Transposition of the great arteries occurs during fetal growth when your baby's heart is developing. Why this defect occurs is unknown in most cases.
Normally, the pulmonary artery — which carries blood from your heart to your lungs to receive oxygen — is attached to the lower right chamber (right ventricle).
From your lungs, the oxygen-rich blood goes to your heart's upper left chamber (left atrium), through the mitral valve into the lower left chamber (left ventricle). The aorta is normally attached to the left ventricle. It carries oxygen-rich blood out of your heart back to the rest of your body.
In transposition of the great arteries, the positions of the pulmonary artery and the aorta are switched. The pulmonary artery is connected to the left ventricle, and the aorta is connected to the right ventricle.
Oxygen-poor blood circulates through the right side of the heart and back to the body without passing through the lungs. Oxygen-rich blood circulates through the left side of the heart and directly back into the lungs without being circulated to the rest of the body.
Circulation of oxygen-poor blood through the body causes the skin to have a blue tint (cyanosis). Because of this, transposition of the great arteries is called a cyanotic congenital heart defect.
Although some factors, such as genetics, rubella or other viral illnesses during pregnancy, maternal age over 40, or maternal diabetes, may increase the risk of this condition, in most cases the cause is unknown.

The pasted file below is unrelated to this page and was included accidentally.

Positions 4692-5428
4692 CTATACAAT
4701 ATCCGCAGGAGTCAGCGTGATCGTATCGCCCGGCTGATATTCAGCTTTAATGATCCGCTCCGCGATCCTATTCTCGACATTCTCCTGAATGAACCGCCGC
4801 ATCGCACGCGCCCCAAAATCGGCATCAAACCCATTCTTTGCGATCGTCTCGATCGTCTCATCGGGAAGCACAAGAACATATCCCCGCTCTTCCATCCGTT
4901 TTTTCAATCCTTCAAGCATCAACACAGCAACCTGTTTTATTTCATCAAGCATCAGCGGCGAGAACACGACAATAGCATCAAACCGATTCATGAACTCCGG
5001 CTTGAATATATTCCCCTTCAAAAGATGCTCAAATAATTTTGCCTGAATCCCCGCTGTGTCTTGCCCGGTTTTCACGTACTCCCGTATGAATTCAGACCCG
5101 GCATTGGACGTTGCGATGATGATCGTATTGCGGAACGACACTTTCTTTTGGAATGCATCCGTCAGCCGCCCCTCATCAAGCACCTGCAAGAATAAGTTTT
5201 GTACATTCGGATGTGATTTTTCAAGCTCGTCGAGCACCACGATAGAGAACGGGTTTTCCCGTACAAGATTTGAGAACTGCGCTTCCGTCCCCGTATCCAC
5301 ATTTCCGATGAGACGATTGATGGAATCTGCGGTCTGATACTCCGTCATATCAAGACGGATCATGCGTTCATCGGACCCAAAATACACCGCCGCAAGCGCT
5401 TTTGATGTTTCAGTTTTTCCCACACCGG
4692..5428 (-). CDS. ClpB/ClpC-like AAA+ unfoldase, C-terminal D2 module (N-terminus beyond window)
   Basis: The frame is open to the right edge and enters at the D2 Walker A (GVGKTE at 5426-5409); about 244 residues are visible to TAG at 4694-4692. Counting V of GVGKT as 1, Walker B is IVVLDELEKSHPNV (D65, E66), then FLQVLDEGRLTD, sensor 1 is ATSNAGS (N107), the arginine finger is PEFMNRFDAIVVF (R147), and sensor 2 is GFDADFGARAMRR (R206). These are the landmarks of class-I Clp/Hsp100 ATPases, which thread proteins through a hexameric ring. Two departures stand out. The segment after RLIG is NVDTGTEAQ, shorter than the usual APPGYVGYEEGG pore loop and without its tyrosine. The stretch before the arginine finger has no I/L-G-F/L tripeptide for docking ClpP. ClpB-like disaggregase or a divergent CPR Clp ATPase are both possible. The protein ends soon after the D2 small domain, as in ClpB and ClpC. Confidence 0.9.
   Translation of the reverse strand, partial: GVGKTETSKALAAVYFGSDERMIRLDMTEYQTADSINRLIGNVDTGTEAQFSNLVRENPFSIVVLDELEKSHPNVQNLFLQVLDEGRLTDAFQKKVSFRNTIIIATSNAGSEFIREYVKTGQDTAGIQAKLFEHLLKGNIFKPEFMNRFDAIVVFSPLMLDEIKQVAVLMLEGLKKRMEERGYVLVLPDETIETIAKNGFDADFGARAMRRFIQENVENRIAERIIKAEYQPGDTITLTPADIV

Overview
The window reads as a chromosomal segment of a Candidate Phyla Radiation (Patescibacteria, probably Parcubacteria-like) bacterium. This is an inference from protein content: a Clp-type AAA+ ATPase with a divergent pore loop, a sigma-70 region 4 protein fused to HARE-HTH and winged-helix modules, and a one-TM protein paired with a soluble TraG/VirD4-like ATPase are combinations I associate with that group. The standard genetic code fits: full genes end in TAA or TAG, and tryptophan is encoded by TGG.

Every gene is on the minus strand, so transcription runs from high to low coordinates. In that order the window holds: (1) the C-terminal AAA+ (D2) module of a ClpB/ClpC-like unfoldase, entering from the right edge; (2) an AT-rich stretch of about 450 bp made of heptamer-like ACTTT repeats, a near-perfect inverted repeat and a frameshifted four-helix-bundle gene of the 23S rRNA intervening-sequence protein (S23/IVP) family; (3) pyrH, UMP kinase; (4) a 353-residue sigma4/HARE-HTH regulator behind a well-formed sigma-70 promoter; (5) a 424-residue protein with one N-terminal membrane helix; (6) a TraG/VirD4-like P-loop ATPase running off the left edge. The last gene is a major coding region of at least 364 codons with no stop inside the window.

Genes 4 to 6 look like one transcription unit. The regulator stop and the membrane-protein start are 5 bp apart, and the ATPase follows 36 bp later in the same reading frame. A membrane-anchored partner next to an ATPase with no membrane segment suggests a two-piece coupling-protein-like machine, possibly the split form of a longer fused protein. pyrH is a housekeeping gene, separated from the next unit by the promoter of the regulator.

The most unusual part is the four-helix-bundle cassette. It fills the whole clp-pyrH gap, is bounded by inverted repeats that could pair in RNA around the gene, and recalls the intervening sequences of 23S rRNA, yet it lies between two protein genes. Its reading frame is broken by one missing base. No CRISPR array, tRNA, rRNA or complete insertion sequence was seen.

Levo-transposition of the great arteries
In this rare type of transposition of the great arteries — called levo-transposition of the great arteries or sometimes referred to as congenitally corrected transposition — the two ventricles are switched so that the left ventricle is on the heart's right side and receives blood from the right atrium, and the right ventricle is on the heart's left side and receives blood from the left atrium. This type of transposition of the great arteries is sometimes also called congenitally corrected transposition.
However, the blood usually circulates correctly through the heart and body. The right-sided left ventricle attaches to the pulmonary artery, which delivers oxygen-poor blood to the lungs, while the left-sided right ventricle attaches to the aorta, which carries oxygen-rich blood to the body.
Because the circulation is congenitally corrected, some people with this rare condition may not experience symptoms for many years and go undiagnosed until adulthood. However, many people with this condition have other congenital heart defects that may cause symptoms, and these people are usually found to have heart disease as children. Depending on their condition and heart defects, people may have surgery to repair the defects.
The right ventricle may not function well as the main pumping chamber over time, which can lead to heart failure in adults. Adults often also have abnormal function of the valve guarding the right ventricle (tricuspid valve). Abnormal valve and ventricular function can cause heart failure. Treatment such as valve replacement, ventricular assist devices or a heart transplant may eventually be needed.